Definition for fewer (2 of 2)
adjective, few·er, few·est.
Origin of few
Examples from the Web for fewer
This was nine fewer than what he needed just two years ago when 426 members of the House voted.Democrats Accidentally Save Boehner From Republican Coup|Ben Jacobs, Jackie Kucinich|January 6, 2015|DAILY BEAST
That means that fewer and fewer everyday Americans are choosing to contribute to campaigns.
The more resources and education society becomes equipped with, the fewer stories like yours will surface.Dear Leelah, We Will Fight On For You: A Letter to a Dead Trans Teen|Parker Molloy|January 1, 2015|DAILY BEAST
Fewer women are shackled during labor and delivery (PDF), though this still occurs.
The demonstrations have been largely peaceful, with fewer arrests and clashes with police than in other cities.Eric Garner Protesters Have a Direct Line to City Hall|Jacob Siegel|December 11, 2014|DAILY BEAST
I could have done with fewer deeds of unnecessary kindness and more words of unguarded intimacy.Witching Hill|E. W. Hornung
Heaven knows, there are fellows who have more vices than scabs, and scabs countless, with fewer ideas than plaisters.Letters of Samuel Taylor Coleridge, Vol. I (of 2)|Samuel Taylor Coleridge
The fewer the emotional storms the less likelihood of repetitions of attacks of epilepsy.Psychotherapy|James J. Walsh
Very few learn the prescribed form of Moslem prayers and fewer still use them.Our Moslem Sisters|Annie Van Sommer
To the more you shall give a larger part, and to the fewer a lesser.The Bible, Douay-Rheims Version|Various
British Dictionary definitions for fewer
- a small number of; hardly anyfew men are so cruel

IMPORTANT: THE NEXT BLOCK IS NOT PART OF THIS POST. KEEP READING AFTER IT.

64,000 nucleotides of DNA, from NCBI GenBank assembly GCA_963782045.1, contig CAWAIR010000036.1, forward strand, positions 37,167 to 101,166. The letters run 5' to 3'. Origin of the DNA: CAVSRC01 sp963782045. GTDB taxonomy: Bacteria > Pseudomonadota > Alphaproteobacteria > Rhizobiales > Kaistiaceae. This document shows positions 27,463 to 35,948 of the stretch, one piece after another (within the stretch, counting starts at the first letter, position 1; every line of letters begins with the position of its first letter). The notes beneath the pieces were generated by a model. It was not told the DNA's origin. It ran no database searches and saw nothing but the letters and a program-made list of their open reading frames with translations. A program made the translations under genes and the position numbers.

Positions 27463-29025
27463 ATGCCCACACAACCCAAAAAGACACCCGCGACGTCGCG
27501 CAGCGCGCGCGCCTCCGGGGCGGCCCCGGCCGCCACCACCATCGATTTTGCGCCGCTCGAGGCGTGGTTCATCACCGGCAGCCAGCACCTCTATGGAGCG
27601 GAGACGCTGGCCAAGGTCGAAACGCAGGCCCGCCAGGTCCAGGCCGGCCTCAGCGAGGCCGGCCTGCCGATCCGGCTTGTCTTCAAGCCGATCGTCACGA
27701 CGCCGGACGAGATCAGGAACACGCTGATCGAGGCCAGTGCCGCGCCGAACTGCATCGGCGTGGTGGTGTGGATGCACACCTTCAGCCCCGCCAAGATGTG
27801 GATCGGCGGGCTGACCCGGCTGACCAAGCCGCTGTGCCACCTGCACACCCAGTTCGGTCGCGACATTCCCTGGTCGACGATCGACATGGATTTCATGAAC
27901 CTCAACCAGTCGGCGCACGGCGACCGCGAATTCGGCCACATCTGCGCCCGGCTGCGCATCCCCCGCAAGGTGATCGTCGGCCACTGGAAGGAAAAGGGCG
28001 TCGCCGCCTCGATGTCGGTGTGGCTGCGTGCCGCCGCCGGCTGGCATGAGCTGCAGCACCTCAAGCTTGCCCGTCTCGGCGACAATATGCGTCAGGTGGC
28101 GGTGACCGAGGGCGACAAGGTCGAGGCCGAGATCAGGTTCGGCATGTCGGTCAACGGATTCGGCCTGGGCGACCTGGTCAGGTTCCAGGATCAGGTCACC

- (as pronoun; functioning as plural)many are called but few are chosen
- a small number ofa few drinks
- (as pronoun; functioning as plural)a few of you
- at great intervals; widely spaced
- not abundant; scarce
Word Origin for few
Word Origin and History for fewer
Old English feawe (plural; contracted to fea) "few, seldom, even a little," from Proto-Germanic *faw-, from PIE root *pau- (1) "few, little" (cf. Latin paucus "few, little," paullus "little," parvus "little, small," pauper "poor;" Greek pauros "few, little," pais (genitive paidos) "child;" Latin puer "child, boy," pullus "young animal;" Oscan puklu "child;" Sanskrit potah "a young animal," putrah "son;" Old English fola "young horse;" Old Norse fylja "young female horse;" Old Church Slavonic puta "bird;" Lithuanian putytis "young animal, young bird"). Always plural in Old English.
Phrase few and far between attested from 1660s. Unusual ironic use in quite a few "many" (1883), earlier a good few (1828). The noun is late 12c., fewe, from the adjective.
Never in the field of human conflict was so much owed by so many to so few. [Winston Churchill, 1940]
Idioms and Phrases with fewer
In addition to the idioms beginning with few
- few and far between
- few bricks shy of a load
- few words
- a few
- bricks shy of a load, (a few)
- of few words
- precious few
- quite a bit (few)